Hiring an investigator for the defense can be critical to winning your criminal case. Most attorneys and judges are on a first-come-first-served basis when it comes to legal issues. This means that your attorney may not have time to prepare for your case, and your case could be lost if he is unable to locate witnesses who can provide testimony to secure your rights. In addition, many defendants choose to represent themselves to avoid lengthy legal proceedings with the help of an attorney. The result is that most criminal cases end in plea bargains, which often mean prison time or hefty fines.
If you choose to represent yourself, it is important to understand how the process works. You will probably be called as a witness at some point during the trial. Your role in this meeting will be to discuss the details of the case with the officer in charge of your arrest. Some attorneys do not like their clients being questioned by an investigator. They view it as a violation of their client’s constitutional rights.
Many times, your attorney will choose not to trust you with the information needed to build a strong defense. If this is the case, you may want to hire a private, independent defense investigator to gather the information that is needed to assist you in building your case. An investigator can help you obtain documents and other materials that you may be unable to get your hands on unless you have a court order. Sometimes an investigator can discover hidden evidence that will help you save time and money, such as deleted text messages that were never deleted. He or she can also help you navigate the criminal justice system.
Private investigators are usually retained by the defense. They may work side-by-side with the attorneys and present crucial evidence that can help the defense to prove its case. Many times, they are called to testify at pretrial hearings or trials, or even before a judge or jury. In some cases, a private investigator may be called to help prosecutors build a case against a defendant who is innocent.
Having a trustworthy investigator is essential for a professional attorney. Your investigator should conduct thorough investigations, obtain all important evidence, and keep all documents and information confidential. Your attorney cannot allow a private investigator to disclose any information or results without your permission. If your attorney does not trust your investigator, there are several ways in which you can protect yourself.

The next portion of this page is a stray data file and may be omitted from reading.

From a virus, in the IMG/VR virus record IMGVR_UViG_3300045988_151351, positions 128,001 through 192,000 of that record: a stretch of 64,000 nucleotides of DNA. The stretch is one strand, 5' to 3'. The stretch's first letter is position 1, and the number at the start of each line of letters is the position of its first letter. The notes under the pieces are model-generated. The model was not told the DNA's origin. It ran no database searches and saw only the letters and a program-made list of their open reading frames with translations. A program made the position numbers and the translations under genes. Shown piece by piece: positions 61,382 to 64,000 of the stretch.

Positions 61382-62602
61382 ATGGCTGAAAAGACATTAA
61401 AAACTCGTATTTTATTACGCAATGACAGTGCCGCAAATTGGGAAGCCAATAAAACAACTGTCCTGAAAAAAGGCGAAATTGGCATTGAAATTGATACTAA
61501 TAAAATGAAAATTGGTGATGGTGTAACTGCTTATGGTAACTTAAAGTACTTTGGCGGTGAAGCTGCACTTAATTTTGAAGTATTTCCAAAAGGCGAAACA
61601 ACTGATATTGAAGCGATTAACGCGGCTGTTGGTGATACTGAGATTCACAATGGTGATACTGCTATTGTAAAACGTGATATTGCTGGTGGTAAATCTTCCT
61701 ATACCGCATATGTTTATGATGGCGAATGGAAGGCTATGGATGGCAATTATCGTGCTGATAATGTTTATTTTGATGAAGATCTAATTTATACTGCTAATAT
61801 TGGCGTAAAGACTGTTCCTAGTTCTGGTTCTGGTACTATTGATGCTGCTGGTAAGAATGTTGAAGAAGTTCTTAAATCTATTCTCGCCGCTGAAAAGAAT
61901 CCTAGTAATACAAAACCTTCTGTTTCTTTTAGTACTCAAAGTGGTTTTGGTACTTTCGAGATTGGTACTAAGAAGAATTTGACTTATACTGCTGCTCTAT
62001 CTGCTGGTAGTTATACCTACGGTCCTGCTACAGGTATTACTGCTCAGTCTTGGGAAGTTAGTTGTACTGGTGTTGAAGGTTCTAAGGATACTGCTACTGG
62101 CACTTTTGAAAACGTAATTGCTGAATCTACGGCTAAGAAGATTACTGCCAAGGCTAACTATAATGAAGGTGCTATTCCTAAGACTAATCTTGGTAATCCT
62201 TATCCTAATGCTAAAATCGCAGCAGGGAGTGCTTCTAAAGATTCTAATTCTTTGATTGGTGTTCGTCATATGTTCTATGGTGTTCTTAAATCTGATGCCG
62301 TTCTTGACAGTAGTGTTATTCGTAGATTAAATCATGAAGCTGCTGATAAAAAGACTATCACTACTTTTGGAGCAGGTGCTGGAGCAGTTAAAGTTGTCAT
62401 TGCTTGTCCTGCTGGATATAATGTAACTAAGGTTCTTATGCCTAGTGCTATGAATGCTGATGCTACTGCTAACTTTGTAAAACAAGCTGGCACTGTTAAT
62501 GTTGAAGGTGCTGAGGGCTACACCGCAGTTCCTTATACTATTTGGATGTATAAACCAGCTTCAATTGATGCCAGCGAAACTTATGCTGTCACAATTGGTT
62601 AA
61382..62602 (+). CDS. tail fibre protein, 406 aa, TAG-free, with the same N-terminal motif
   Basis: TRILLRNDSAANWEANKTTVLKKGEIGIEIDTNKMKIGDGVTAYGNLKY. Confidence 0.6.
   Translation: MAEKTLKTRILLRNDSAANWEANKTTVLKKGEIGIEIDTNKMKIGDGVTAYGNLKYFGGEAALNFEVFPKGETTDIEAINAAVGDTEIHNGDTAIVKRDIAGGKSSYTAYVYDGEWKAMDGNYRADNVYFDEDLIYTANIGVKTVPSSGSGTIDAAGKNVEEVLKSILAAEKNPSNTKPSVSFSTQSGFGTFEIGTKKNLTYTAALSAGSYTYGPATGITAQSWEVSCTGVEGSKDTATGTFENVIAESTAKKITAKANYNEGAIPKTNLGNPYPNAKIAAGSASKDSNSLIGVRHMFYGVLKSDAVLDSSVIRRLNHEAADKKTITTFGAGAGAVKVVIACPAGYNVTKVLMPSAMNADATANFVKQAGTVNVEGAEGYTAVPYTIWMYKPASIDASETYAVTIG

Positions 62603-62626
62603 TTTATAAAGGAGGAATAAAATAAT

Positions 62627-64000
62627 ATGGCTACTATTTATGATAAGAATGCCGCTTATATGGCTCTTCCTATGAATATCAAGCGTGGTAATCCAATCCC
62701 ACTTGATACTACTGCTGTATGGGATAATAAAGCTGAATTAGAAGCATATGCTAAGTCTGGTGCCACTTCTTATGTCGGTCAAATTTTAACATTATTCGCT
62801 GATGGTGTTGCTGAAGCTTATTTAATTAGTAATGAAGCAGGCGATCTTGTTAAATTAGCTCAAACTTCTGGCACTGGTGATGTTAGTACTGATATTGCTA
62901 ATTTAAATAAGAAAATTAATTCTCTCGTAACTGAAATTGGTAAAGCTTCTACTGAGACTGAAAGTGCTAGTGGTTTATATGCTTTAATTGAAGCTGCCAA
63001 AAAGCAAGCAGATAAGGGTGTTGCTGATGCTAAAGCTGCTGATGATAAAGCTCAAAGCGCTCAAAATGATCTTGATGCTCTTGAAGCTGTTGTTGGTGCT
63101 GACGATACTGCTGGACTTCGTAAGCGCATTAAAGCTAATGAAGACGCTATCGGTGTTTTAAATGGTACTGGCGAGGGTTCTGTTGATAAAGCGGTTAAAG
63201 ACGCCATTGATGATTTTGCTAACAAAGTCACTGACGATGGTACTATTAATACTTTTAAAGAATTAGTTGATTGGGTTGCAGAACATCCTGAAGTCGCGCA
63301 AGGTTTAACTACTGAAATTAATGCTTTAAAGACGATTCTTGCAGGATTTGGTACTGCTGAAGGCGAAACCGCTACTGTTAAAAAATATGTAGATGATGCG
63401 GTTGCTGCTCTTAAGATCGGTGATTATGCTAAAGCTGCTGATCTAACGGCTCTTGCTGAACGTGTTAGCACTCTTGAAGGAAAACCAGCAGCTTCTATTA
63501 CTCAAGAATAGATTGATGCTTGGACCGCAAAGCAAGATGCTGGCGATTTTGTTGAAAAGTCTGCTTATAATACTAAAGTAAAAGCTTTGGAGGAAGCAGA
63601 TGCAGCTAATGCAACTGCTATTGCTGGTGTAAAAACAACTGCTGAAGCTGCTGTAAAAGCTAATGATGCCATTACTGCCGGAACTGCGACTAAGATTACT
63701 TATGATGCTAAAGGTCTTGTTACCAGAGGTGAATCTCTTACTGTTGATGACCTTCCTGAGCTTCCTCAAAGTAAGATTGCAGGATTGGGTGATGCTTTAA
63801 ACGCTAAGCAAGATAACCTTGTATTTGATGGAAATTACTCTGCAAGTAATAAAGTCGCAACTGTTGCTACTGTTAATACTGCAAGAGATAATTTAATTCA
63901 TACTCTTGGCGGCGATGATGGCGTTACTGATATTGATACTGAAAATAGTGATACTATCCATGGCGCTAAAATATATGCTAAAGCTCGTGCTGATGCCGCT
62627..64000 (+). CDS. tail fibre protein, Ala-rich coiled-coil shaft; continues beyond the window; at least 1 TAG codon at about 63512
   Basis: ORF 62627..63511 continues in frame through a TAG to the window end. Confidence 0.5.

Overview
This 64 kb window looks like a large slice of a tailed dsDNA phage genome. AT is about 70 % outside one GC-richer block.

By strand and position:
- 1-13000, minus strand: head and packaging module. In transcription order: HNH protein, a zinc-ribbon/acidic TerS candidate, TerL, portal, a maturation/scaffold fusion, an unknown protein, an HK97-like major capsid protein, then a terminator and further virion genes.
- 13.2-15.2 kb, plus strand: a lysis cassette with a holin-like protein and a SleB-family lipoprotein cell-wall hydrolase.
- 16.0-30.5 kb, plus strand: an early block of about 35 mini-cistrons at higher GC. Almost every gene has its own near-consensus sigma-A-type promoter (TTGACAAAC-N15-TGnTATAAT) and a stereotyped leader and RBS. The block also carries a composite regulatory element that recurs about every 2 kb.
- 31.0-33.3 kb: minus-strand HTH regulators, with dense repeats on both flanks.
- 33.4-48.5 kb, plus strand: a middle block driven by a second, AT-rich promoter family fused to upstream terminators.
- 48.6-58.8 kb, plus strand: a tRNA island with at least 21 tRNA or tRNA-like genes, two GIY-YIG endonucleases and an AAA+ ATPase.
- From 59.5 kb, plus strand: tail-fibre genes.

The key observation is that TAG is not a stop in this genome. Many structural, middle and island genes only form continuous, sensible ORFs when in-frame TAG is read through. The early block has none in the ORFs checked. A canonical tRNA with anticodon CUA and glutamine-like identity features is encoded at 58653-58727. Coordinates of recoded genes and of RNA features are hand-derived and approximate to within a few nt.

You can provide written instructions to your investigator regarding what information they can and cannot release to the defense. It is important to know exactly what information the investigator can and cannot present to the defense. It is also important to know what the investigator knows concerning your case so that he or she may proceed in the proper way. The attorney you hire should review your agreement with your investigator and make sure that all information is legal and privileged. There are several factors that determine if an investigator is allowed to share evidence with the defense.
A good investigator will work closely with your attorneys, not only about the evidence but about your case in general. While this is to your advantage because it allows your attorney to be well-informed, it may not always be to the attorneys’ advantage to know how your case was handled and the investigator’s role in it. It is possible that there may be a conflict of interest between the two, so you should be sure to include this fact in your agreement with the potential investigator.
When choosing an investigator, it is important to do research to make sure that they have experience in the type of case you are facing. There are many ways in which an investigator can help you. You should review testimonials, check criminal records, ask friends and family, and check the background and track record of the company. Some investigators are even willing to take on cases that you are too afraid to try on your own. A defense investigator can be a wonderful partner for your attorneys in preparing your defense. If you have any qualms, it is best to consult with your attorneys first.